“There was inadequate police protection,” maintained Chumney, who said that two large grass fires were set on the periphery of the event by a large group of youths — numbering from 60 to 100 — who also fired rocket-like fireworks and threw firecrackers into the crowd. “There were families with children who became frightened,” said Chumney, who reported that she and other members of her group made frequent 911 calls in an effort to contact fire and police authorities.

Firemen arrived at some point to extinguish the fires, she said, but police were slow in arriving and few in numbers, according to Chumney. “This lack of police protection is exactly the kind of thing that needs to be corrected in city government,” she said.

Chumney’s account was seconded by Kate Mauldin, a Chumney friend who was also in the crowd and said the group of youthful marauders came and went several times as the crowd gathered in preparation for the annual fireworks event, sponsored this year by the Beale Street Merchants Association in cooperation with participating radio stations.

Eventually, both Mauldin and Chumney agreed, police vehicles arrived in sufficient force to provide an appropriate level of control, and the fireworks display went on as scheduled. “But it took much too long for that to happen,” said Mauldin.

Chumney said another problem with the event was the apparent absence of portable toilet facilities and bottled drinking water. “But mainly there were too few police for far too long. I actually felt sorry for the ones who were here. They were so badly outnumbered.” She added that, regardless of the sponsorship of the Tom Lee Park festivities, the event occurred in a public park and the city should have provided a more credible level of security.

Whether because of distractions resulting from the scale of related Fourth of July events elsewhere in the downtown area or because the event described by Chumney and Mauldin occurred in isolated areas not visible to other observers, the Flyer was not immediately able to confirm the reported disturbances.

…and Flying Saucers

Karen Rudolph, spokesperson for the Memphis police, said that there had been numerous police officers in the vicinity of Tom Lee Park and that to her knowledge there had been no reports of serious problems at the event.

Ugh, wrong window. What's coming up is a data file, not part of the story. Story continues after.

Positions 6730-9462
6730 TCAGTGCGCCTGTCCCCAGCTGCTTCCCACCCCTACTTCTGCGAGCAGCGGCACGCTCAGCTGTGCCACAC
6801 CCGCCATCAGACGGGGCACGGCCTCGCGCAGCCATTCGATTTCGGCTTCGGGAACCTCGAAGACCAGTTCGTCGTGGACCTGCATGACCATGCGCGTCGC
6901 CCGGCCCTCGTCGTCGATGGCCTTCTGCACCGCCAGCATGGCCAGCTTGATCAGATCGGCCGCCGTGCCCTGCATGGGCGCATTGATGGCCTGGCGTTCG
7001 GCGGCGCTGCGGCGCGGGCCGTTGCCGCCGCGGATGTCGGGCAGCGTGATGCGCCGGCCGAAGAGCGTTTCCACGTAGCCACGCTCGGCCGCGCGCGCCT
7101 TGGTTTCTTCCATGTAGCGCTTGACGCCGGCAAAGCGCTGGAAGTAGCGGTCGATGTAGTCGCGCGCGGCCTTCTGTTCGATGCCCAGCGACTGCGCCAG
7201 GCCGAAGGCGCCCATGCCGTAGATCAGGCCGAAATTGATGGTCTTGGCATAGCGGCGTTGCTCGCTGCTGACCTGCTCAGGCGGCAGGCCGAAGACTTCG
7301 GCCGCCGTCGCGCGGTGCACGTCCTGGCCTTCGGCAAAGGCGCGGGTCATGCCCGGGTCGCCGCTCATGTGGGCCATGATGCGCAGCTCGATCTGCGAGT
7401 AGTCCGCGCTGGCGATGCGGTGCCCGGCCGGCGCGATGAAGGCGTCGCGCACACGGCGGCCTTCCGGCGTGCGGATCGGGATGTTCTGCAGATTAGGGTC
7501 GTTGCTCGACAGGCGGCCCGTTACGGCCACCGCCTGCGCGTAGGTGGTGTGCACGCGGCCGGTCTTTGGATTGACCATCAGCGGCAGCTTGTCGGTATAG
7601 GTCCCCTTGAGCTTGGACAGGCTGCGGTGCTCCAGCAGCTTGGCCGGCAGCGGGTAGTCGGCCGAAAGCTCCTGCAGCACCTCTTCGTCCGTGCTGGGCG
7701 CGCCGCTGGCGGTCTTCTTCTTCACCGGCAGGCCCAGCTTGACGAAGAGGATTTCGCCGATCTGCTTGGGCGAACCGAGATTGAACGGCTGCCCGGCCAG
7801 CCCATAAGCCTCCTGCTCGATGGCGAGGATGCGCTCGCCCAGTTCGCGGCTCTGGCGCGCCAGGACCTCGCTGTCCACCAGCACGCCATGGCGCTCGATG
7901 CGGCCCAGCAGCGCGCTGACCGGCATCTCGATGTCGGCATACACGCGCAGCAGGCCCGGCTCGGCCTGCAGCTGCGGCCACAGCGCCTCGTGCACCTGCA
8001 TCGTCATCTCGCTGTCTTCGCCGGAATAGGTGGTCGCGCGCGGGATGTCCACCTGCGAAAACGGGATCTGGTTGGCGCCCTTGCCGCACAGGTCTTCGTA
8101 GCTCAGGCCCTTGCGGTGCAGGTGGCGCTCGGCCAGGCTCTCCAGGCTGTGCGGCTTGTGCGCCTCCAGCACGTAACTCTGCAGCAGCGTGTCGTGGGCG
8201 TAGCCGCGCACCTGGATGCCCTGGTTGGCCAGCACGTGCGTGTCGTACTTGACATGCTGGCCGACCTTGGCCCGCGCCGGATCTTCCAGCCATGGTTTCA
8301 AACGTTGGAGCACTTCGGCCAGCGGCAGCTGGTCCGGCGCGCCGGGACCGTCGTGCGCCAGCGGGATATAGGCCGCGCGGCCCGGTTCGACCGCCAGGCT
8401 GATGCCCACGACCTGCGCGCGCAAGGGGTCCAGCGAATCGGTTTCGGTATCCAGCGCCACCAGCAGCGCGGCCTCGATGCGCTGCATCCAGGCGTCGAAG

“There were a lot of juveniles,” she said, but nothing out of the ordinary. As for the police presence questioned by Chumney, she said the site had been patrolled by members of the department’s Organized Crime Unit (OCU), its Criminal Apprehension Team (CAT), and various tactical units.

That has the sound of a debunking. Whatever the situation at the riverfront, it was clearly not drastic enough to have prompted widespread news coverage, or any news coverage at all other than this note.

Chumney’s questioning of Wharton’s actions (or those of his staff) generated something of a skeptical attitude here and there in the media — so far expressed more sotto voce than out loud. To put it bluntly, some suspect opportunism on her part and make bold to suggest (prepare yourself for a shock) that candidates may say and do certain things to advance their private political agendas.

Indeed, Chumney’s reaction to whatever juvenile activity occurred at Tom Lee Park provoked one highly suspicious media colleague to whom I mentioned it to wonder if I would consider reporting it if she (or presumably any other candidate) claimed to have seen a flying saucer.

“Of course,” was my answer, and not just because I recalled that the mainstream media had done exactly that last year in the case of presidential candidate Dennis Kucinich. (Come to think of it, especially if she or anybody else running claimed to have seen a flying saucer; statements like that tend to speak for themselves.)

The fact is, prejudging candidates and their motives is a dicey business. And prejudging the public’s ability to make up its own mind about questions of sincerity or relevance is even dicier.

Still, it says something that mayoral candidate Carol Chumney can provoke such a reaction the second time around. And it probably wasn’t wise for her to have amped up her rhetoric: “When I am mayor, there won’t be a shortage of police at events like this.” Or words to that effect.

If all she’s doing is looking for an issue that will resonate with the voters…well, duh, I hear that politicians as a class tend to do that. With October 8th just a hop, skip, and jump away, one could hardly — or, at least, I could hardly — blame her.